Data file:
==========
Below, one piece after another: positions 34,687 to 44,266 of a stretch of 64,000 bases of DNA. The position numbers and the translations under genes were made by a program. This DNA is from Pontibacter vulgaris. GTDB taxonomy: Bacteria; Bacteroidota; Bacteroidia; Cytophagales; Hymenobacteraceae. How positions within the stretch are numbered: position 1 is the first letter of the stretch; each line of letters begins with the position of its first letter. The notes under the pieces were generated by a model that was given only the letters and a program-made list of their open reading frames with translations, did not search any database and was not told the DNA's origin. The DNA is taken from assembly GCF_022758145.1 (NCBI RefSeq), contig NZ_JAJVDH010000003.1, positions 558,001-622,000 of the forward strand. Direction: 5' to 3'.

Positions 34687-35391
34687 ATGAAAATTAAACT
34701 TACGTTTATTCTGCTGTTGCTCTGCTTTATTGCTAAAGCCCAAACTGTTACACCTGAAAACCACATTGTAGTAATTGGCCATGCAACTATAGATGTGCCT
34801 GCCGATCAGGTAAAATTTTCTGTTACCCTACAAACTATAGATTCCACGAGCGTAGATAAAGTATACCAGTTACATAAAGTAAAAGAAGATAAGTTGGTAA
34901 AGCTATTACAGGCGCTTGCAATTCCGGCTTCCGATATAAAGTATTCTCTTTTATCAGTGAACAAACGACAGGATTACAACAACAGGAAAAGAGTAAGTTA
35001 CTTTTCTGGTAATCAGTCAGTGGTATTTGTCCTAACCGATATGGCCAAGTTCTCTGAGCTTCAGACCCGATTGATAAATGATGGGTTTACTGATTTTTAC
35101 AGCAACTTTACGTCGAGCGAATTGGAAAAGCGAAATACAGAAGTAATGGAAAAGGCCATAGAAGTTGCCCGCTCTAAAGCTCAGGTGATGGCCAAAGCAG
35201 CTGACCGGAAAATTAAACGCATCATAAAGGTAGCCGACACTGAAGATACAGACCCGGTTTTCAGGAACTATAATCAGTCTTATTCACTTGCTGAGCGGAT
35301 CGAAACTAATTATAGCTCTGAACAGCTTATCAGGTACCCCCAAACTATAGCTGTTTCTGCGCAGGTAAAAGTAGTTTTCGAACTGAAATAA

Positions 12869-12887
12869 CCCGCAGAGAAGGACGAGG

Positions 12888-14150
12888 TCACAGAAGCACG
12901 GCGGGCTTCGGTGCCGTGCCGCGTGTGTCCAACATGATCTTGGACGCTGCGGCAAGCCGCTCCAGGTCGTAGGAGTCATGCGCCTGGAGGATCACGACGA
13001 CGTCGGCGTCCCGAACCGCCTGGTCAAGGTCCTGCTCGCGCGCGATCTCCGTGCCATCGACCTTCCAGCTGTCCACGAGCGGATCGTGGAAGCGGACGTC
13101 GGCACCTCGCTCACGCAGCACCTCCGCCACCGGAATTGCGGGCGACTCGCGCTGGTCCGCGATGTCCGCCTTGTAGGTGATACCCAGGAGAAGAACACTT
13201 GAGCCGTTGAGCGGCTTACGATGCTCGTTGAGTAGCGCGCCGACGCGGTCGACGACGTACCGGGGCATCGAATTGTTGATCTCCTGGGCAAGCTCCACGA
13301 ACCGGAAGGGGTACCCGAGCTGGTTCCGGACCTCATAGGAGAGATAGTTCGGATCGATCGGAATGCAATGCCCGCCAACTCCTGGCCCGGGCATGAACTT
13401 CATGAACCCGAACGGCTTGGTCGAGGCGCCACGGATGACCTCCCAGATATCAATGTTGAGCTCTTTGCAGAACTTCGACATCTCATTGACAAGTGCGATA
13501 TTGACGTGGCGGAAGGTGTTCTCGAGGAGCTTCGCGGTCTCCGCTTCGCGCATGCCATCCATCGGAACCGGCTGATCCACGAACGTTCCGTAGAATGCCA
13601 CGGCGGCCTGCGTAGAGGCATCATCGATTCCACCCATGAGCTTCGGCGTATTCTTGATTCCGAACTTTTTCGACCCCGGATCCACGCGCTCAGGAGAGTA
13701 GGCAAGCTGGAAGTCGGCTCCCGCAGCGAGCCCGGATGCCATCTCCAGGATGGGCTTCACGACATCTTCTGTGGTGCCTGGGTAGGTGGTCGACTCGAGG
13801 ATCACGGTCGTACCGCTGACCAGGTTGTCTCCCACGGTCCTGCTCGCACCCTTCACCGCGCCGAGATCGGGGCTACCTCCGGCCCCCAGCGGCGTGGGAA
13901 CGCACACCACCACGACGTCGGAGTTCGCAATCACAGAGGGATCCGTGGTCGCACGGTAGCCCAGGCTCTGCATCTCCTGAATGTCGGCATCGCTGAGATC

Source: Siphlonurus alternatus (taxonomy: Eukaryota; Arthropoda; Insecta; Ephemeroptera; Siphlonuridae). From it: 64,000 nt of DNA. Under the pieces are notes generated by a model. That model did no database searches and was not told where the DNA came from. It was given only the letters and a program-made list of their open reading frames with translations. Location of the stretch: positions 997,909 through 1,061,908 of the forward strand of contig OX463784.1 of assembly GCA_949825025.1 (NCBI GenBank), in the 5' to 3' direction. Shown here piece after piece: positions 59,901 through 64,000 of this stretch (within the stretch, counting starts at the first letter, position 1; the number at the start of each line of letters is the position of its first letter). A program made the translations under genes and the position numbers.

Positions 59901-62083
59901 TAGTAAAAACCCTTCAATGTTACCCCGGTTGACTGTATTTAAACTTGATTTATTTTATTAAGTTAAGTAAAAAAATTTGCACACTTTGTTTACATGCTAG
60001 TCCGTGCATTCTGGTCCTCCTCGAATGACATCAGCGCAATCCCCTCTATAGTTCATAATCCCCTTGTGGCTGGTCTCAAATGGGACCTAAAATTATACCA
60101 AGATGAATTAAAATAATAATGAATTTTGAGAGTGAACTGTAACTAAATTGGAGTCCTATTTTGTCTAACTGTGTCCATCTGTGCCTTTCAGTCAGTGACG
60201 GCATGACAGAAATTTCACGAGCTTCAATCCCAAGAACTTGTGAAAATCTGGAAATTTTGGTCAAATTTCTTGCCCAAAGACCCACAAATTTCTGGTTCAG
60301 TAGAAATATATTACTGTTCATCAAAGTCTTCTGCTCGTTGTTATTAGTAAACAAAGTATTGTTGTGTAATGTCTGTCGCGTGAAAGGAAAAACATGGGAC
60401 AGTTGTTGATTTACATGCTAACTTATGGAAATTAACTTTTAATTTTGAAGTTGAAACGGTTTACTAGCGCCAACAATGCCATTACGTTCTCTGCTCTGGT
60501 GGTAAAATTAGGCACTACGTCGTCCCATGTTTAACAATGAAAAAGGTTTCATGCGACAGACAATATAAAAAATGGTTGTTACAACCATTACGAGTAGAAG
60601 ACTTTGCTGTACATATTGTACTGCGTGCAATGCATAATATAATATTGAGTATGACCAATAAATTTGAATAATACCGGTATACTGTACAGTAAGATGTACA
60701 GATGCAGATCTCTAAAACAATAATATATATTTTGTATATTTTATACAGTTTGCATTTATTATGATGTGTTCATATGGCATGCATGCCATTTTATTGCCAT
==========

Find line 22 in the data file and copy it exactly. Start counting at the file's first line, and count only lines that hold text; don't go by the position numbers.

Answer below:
13601 CGGCGGCCTGCGTAGAGGCATCATCGATTCCACCCATGAGCTTCGGCGTATTCTTGATTCCGAACTTTTTCGACCCCGGATCCACGCGCTCAGGAGAGTA